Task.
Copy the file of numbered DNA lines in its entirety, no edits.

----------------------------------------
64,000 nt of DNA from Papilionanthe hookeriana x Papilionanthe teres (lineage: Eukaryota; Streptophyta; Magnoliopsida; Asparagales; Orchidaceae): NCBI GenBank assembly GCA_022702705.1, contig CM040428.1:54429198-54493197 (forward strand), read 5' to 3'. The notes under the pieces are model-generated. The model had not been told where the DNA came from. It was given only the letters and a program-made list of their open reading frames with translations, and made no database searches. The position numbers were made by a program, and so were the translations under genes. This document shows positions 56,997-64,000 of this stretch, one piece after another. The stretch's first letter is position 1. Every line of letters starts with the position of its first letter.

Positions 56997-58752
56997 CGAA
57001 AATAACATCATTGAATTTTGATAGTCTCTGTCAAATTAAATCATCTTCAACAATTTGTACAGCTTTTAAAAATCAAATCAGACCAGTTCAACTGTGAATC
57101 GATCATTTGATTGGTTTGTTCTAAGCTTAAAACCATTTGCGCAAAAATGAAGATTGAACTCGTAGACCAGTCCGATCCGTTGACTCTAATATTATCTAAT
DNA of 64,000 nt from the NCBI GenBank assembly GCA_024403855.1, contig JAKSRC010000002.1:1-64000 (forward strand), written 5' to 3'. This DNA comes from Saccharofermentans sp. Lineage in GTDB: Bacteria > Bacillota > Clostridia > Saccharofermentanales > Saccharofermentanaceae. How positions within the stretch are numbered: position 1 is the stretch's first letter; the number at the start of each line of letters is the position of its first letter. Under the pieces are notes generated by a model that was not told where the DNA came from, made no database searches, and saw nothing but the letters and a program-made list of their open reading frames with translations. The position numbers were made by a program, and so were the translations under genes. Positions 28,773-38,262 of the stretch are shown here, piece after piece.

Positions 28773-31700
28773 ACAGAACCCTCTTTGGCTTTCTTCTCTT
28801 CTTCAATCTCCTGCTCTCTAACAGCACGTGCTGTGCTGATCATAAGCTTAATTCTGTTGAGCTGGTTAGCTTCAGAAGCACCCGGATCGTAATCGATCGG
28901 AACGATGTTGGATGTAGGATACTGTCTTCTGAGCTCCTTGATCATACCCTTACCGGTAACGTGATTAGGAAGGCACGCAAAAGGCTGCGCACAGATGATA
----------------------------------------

64,000 nt of DNA from Papilionanthe hookeriana x Papilionanthe teres (lineage: Eukaryota; Streptophyta; Magnoliopsida; Asparagales; Orchidaceae): NCBI GenBank assembly GCA_022702705.1, contig CM040428.1:54429198-54493197 (forward strand), read 5' to 3'. The notes under the pieces are model-generated. The model had not been told where the DNA came from. It was given only the letters and a program-made list of their open reading frames with translations, and made no database searches. The position numbers were made by a program, and so were the translations under genes. This document shows positions 56,997-64,000 of this stretch, one piece after another. The stretch's first letter is position 1. Every line of letters starts with the position of its first letter.

Positions 56997-58752
56997 CGAA
57001 AATAACATCATTGAATTTTGATAGTCTCTGTCAAATTAAATCATCTTCAACAATTTGTACAGCTTTTAAAAATCAAATCAGACCAGTTCAACTGTGAATC
57101 GATCATTTGATTGGTTTGTTCTAAGCTTAAAACCATTTGCGCAAAAATGAAGATTGAACTCGTAGACCAGTCCGATCCGTTGACTCTAATATTATCTAAT
DNA of 64,000 nt from the NCBI GenBank assembly GCA_024403855.1, contig JAKSRC010000002.1:1-64000 (forward strand), written 5' to 3'. This DNA comes from Saccharofermentans sp. Lineage in GTDB: Bacteria > Bacillota > Clostridia > Saccharofermentanales > Saccharofermentanaceae. How positions within the stretch are numbered: position 1 is the stretch's first letter; the number at the start of each line of letters is the position of its first letter. Under the pieces are notes generated by a model that was not told where the DNA came from, made no database searches, and saw nothing but the letters and a program-made list of their open reading frames with translations. The position numbers were made by a program, and so were the translations under genes. Positions 28,773-38,262 of the stretch are shown here, piece after piece.

Positions 28773-31700
28773 ACAGAACCCTCTTTGGCTTTCTTCTCTT
28801 CTTCAATCTCCTGCTCTCTAACAGCACGTGCTGTGCTGATCATAAGCTTAATTCTGTTGAGCTGGTTAGCTTCAGAAGCACCCGGATCGTAATCGATCGG
28901 AACGATGTTGGATGTAGGATACTGTCTTCTGAGCTCCTTGATCATACCCTTACCGGTAACGTGATTAGGAAGGCACGCAAAAGGCTGCGCACAGATGATA